A few year's back, a survey revealed that cabbies held the most potentially fatal job. It should tell you something, then, that a number of Iranian nuclear scientists have recently applied for jobs driving cabs.
Well, maybe not, but I wouldn't be surprised.
On Wednesday, an Iranian scientist was killed when a bomb was attached magnetically to his car during rush hour. The killers, who were riding a motorcycle, got away. This was just the latest such assassination of people involved in Iran's nuclear program. Most international observers suspect that the United States and Israel have played a role in the attacks, and the slick, high-tech nature of the assaults certainly sounds like the kind of thing the CIA or, more likely, the Mossad would pull off. The Mossad don't play.
While the thought of a nuclear-armed Iran is slightly less appealing to an Israeli (or to most Americans) than the thought of eating a Madagascar cockroach, I find myself troubled by this particular strategy--if, indeed, Israel is behind it (more on that later). To disrupt Iran's progress toward nuclear weapons, certain tactics are legal and acceptable--economic sanctions, for example. Other strategies of questionable legality still fall under the heading of morally acceptable. Whoever launched the Stuxnet computer virus against Iranian systems (again, most people suspect Israel and/or the United States), violated international law; however, by avoiding violence and "collateral damage," this action meets certain ethical standards. Once you start assasinating people, however--especially when these people are ostensibly involved in peaceful activities (Iran claims to want nuclear power only for civilian purposes)--you have crossed a line.
I understand that Israel considers a nuclear-armed Iran to be an existential threat, and that the Israeli government will take any steps they can to prevent such an eventuality. I could even see a case being made for assassinations--even though these obviously violate norms of international law. But there are "more or less" acceptable targets for such actions. Military targets, of course: Soldiers and officers have chosen to pursue a career that, by definition, entails a risk of death. Even politicians may be considered fair game, especially when they engage in apocalyptic rhetoric about wiping other countries off the map, for example; I certainly wouldn't shed any tears if Mahmoud Ahmadinejad had an "unfortunate accident." Scientists, however, are not legitimate targets. They are civilians.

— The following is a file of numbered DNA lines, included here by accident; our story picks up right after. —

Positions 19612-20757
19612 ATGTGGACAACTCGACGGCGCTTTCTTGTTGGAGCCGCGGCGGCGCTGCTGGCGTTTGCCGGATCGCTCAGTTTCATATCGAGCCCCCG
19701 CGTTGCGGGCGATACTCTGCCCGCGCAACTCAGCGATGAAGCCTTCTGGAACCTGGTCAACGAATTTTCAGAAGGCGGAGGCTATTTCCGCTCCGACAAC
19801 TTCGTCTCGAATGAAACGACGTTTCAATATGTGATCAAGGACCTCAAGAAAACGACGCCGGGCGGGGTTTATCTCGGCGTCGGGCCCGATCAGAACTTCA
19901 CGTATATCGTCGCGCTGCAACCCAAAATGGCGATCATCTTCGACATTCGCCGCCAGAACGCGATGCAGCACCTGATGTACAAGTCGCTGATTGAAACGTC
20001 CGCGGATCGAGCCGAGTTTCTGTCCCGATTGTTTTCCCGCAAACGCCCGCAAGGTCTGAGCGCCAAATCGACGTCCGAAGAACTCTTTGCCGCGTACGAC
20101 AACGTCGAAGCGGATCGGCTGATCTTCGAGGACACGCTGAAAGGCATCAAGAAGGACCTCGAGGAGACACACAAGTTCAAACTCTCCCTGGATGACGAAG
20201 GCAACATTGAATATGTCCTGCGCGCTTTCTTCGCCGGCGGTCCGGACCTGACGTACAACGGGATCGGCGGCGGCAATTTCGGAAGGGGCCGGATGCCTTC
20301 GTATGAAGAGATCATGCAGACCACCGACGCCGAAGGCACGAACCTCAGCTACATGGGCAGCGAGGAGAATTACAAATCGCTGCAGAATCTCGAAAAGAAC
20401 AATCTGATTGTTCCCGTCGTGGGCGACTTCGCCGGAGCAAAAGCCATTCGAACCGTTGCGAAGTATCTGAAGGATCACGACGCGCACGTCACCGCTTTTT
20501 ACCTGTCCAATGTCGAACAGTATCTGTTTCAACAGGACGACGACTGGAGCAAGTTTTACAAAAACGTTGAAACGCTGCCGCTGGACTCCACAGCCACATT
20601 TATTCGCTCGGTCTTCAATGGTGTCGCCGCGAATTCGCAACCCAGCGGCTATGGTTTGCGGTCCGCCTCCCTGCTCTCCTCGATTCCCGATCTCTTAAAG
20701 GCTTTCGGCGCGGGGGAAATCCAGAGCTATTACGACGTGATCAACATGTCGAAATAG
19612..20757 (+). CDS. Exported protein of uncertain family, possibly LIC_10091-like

Beyond being unethical, targeting scientists would seem to be counterproductive. After all, if Iran feels that its nuclear scientists are being targeted by foreign agents, the government will simply take steps to make sure that these people are under protective custody at all times. Whereas political figures must make public appearances--and therefore put themselves at risk--scientists are under no such obligations. Indeed, the fact that scientists continue to die has caused some to speculate that the Iranian government itself is behind the recent assassinations, killing relatively minor figures in the nuclear industry in order to cast blame on its foreign enemies. That sounds a little far-fetched--Israel has certainly never been shy about violently eradicating perceived threats--but who knows?
Israel has a rough enough time in the court of international opinion. In many respects, this is a result of fanatical anti-Zionism or, indeed, anti-Semitism. But Israel does itself no favors by targeting civilians in other countries for assassination. If the Israelis are doing this, they need to stop.